Thunder Bay

Layoffs at B.C. sawmills no cause for concern in northwestern Ontario

Layoffs at sawmills across British Columbia are not an indicator of the health of Ontario's forest industry, say two insiders with knowledge of Ontario's sawmill operations.

Dozen pulp and paper, sawmills shuttered in northern Ontario since 2007

A downturn in lumber prices is only part of the reason for layoffs at some sawmills in northwestern Ontario, according to a Unifor national representative. (CBC)

Layoffs at sawmills across British Columbia are not an indicator of the health of Ontario's forest industry, say two insiders with knowledge of Ontario's sawmill operations.

Twenty-five sawmills in Canada's westernmost province have shut down in 2019. Three mills have temporarily closed in northwestern Ontario this year, one being closed since April.

While access to wood supply is an issue in B.C., it's U.S. softwood lumber tariffs causing problems for sawmills in Ontario, said Jamie Lim, the President and CEO of the Ontario Forest Industries Association (OFIA).

"If companies have large sums of money sitting at the border that they can't use to run their operations, it may leave them with no choice," said Lim, referring to the shutdowns in Ontario.

Lim said she can't predict what individual operations may do in the future, but said the concern in the industry is the millions of dollars tied up at the border, which is not being invested in sawmill operations, or staffing.

Resolute Forest Products, the company which owns the sawmill in Ignace, Ont., said it shut down its operations in that community because of weather issues. A wet spring and fall meant contractors had difficulty getting fibre out of the bush.

That issue, along with a downturn cycle in prices are to blame, said Seth Kursman, a spokesperson for the company.

The price of lumber though, is starting to stabilize, and go back to historical prices, said Stephen Boon, a national representative with Unifor. The union represents sawmill workers throughout northwestern Ontario.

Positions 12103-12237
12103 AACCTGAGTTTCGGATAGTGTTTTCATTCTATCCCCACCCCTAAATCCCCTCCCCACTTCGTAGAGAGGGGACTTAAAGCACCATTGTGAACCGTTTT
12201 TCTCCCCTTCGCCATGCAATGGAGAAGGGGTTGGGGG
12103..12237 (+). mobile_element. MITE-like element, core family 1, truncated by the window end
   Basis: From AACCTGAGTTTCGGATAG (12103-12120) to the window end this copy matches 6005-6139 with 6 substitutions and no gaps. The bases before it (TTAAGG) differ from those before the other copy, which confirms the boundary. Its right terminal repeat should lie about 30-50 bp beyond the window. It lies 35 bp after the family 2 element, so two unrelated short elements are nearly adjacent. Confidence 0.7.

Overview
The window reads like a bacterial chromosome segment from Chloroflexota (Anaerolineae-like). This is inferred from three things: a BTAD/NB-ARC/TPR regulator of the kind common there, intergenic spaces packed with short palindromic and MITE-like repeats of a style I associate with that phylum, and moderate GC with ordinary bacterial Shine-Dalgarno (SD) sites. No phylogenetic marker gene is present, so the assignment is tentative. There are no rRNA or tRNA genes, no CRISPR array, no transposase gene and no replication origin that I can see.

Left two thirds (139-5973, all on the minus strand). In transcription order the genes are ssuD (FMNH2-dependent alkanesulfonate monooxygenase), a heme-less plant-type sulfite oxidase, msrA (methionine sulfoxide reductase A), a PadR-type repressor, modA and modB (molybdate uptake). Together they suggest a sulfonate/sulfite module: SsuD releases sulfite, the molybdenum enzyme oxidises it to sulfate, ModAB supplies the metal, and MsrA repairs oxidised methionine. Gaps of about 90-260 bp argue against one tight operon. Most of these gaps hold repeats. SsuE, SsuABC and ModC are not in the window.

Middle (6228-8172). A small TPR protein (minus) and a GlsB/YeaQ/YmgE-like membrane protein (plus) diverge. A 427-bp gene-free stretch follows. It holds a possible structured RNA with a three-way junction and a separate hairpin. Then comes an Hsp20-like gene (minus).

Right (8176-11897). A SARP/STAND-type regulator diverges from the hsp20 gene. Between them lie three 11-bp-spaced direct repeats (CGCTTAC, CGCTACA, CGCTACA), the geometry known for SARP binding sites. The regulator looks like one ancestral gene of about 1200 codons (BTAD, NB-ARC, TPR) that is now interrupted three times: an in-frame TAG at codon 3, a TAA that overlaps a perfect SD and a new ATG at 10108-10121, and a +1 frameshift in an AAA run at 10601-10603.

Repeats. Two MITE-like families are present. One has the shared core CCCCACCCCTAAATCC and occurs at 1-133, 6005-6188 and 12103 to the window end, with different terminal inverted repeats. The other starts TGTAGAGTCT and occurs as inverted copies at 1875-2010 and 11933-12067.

"Some mills are weathering it better than others, such as Ear Falls," he said.

"They've been able to absorb it better, but there are some mills that are having a little bit of an issue with making money and paying those duties."

Boon said mills in Kenora, Ignace and Longlac are all on temporary layoffs. He anticipates meeting with the owners of Kenora Forest Products before Christmas, and hoped to have an update for employees shortly after.

Kenora Forest Products stopped its production on Oct. 21.

The other mill currently idled in northwestern Ontario is Longlac Lumber Inc. 
When it comes to being an economic driver, the forestry sector is still incredibly important to communities across the northwest Yet, with sawmills closing in British Columbia, are mills in northwestern Ontario also facing similar issues. We'll hear from Unifor about how concerned they are for sawmills in our neck of the woods. 5:30

Boon said while the shutdowns are frustrating for forestry workers, he does not see massive layoffs and shutdowns in the future, as the industry saw in 2007.

A decade ago was an absolute once in a century crash where the entire economy was on the edge of a cliff. I think now we're debating whether it's a softening, more of a soft-type recession, nothing near what we saw back in 2007, 2008 where the entire industry collapsed."

Boon said the federal government needs to ensure lumber producers are not subject to any more tariffs, noting the 20 percent premium on lumber is the biggest hurdle facing the industry. 

"The prices even now are at a more traditional type level."

Boon said availability of fibre is not an issue in Ontario, with 37 percent less fibre being harvested over the past 15 years, mainly due to less mills operating.

About the Author

Jeff Walters

Reporter/Editor

Born and raised in Thunder Bay, Jeff is proud to work in his hometown, as well as throughout northwestern Ontario. Away from work, you can find him skiing (on water or snow), curling, out at the lake or flying.

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